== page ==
Bezalel Style Ketubah

Posted by on Jun 12, 2011 in Ketubah Art, News | 0 comments

Bezalel Style Ketubah

This couple had a long and diverse list of images they wanted to incorporate into their ketubah, and since they ranged from references to their Hebrew names, respective family trees, and favorite holidays to lunar cycles and Jerusalem, I chose to compartmentalize the vignettes by utilizing a layout that was popular in the 1920’s in the recently founded Bezalel School of Art in what was then Palestine.  The Art Nouveau-influenced use of curved lines brought to the school by German immigrant artists came to characterize a Jewish style of that period, and this very fact was meaningful to the couple along with their specific imagery requests. Challenges like this, to create balance out of a dissimilar list of images, is a great part of the joy my work brings...

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River of Words Ketubah

Posted by on Jun 10, 2011 in Ketubah Art, News, Papercuts | 0 comments

River of Words Ketubah

A palette of color, complementary lettering styles and a vision of simplicity and movement were all that were needed to develop this ketubah.   The small papercut ‘shema’ with tiny gold leaf specks picks up the lightest line of text, written in gold, and brings the entire piece to life.

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Rennie MacIntosh-Inspired Ketubah

Posted by on Jun 10, 2011 in Ketubah Art, News, Papercuts, Visual Art | 0 comments

Rennie MacIntosh-Inspired Ketubah

A color palette limited to copper, red, blue and black is the perfect compliment to the designs inspired by the early 20th Century artist Charles Rennie MacIntosh.   This custom ketubah, even in its simplicity acknowledges the family backgrounds and aesthetic sensibilities of the couple.   Not every tiny cut square is backed with color, and the manner in which the piece is assembled allows the depth of those blank squares to create a play of light and shadow over the piece.   This ketubah was commissioned in 2011. Here’s a close-up:

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Jerusalem to NYC Ketubah

Posted by on Jun 7, 2011 in Ketubah Art, News | 0 comments

Jerusalem to NYC Ketubah

Sometimes the images that people want on their ketubot spring so fully formed that there’s little for me to do but listen up and prepare my brushes!   This couple knew exactly how they wanted their document to look, with meaningful references to their Jewish lives and the influence of the Big Apple on each of them.   The lower corners obviously highlight architectural landmarks from Jerusalem and New York, and closer to the center a small feast of foods include not only kiddush wine, but the groom’s late father’s favorite egg cream next to the seltzer bottle. Notice that the colors of this entire ketubah are soft.  The text was written in grey ink, not black, to fit into the design as the focal point without overwhelming the delicacy of the rest of the surrounding imagery.    ...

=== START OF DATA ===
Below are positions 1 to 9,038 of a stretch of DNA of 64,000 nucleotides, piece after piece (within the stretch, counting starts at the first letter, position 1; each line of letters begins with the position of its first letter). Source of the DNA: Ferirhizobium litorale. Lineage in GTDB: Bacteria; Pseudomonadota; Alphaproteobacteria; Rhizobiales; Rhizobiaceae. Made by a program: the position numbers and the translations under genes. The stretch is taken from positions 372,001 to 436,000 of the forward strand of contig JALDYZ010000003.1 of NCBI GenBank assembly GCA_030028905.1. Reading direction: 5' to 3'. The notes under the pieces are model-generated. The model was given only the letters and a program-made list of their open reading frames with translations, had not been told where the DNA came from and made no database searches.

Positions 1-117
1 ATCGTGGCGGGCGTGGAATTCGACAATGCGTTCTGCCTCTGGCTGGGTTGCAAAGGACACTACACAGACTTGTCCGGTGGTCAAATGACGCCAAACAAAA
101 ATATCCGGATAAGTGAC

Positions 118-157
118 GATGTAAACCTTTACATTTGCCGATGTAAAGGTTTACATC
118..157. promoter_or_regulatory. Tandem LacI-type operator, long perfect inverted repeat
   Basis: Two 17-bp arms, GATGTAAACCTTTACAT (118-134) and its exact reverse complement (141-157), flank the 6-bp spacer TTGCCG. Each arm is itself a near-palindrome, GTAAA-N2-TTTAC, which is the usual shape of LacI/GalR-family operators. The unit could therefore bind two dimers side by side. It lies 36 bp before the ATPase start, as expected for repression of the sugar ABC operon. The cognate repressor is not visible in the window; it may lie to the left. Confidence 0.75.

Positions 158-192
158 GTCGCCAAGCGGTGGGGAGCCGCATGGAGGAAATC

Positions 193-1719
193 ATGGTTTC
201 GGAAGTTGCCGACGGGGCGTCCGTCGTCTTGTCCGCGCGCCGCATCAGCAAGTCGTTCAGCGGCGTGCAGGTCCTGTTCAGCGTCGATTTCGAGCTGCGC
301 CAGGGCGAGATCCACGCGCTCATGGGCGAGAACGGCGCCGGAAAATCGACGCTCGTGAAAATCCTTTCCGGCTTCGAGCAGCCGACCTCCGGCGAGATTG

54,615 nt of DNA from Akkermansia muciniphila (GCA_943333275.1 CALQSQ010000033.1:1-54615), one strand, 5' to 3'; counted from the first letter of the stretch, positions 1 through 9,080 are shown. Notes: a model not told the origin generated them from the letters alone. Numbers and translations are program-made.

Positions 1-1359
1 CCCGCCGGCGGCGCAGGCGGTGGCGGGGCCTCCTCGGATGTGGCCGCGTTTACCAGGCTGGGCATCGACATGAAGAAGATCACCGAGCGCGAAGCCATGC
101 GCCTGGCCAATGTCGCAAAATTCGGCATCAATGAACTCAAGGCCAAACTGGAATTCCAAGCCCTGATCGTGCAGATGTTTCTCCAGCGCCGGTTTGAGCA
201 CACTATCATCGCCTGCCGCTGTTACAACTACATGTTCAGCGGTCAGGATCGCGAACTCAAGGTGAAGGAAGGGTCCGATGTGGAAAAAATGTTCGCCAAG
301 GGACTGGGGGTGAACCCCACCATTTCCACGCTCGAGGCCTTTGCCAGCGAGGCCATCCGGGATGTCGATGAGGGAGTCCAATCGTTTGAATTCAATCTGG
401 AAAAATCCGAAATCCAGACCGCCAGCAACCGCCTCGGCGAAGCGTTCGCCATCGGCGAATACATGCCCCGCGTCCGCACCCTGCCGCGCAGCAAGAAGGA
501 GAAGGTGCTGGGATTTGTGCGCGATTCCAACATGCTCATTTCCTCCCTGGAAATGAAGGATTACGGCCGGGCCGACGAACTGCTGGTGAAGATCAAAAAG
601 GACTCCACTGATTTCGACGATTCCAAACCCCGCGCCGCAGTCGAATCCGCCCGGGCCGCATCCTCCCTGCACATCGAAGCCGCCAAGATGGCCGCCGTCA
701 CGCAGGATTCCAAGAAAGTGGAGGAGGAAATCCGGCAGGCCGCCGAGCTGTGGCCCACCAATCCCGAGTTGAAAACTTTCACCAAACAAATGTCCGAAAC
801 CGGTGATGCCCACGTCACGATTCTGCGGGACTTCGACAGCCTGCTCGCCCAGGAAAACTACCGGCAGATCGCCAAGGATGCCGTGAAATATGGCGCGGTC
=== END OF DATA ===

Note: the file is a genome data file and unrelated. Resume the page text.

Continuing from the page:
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Pomegranates and Grapefruits Ketubah

Posted by on Jun 7, 2011 in Ketubah Art, News | 0 comments

Pomegranates and Grapefruits Ketubah

Somewhat fanciful, definitely tasty!   The bride gave me a concise list of fruits that she wanted to frame the text.   I used pomegranate leaves and blossoms to connect the upper right and lower left.   I love these requests. Some years ago I was researching a piece of art that incorporated the 7 species from the Torah and I found an old book on a library shelf published by Oxford University – a compendium of paintings of edible fruits and nuts from around the world.  I wanted to eat it up!   I used it, turned it back in, and then returned to the library about 2 months later to check it out again.  To my dismay it had been ‘de-acquisitioned’ – tossed out as useless!!   Agkh!!!  Love your library, and be sure to tell the librarians when you fall in love with an obscure book.  It might just save it from becoming recycled...

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Engagement Scene Ketubah

Posted by on Jun 7, 2011 in Ketubah Art, News | 0 comments

Engagement Scene Ketubah

Clusters of white and tiny blue flowers bookend the painted image of the place where this couple decided to marry.  Quite often, people send me photos to work from, and it’s always a delight to be privileged to hear the ‘back story’ which makes it possible for me to produce a lasting image that captures what’s inside the bride and groom!  The outer blue border was meticulously painted around everything else to create an inner frame.   As with other clients, I asked this couple to send me paint chips and I mixed the paint to match their preferred colors. In the top of the canopy, the words in raised gold leaf spell out “I am my beloved’s and my beloved is mine” in Yiddish. I always try to get details details details from people so I can read their minds artistically, but I also advise folks to not choose the color palette for their ketubah to match the sofa!  Furniture changes, taste changes, and hopefully the marriage will outlast current styles and remain a treasured part of a home for decades to come!...

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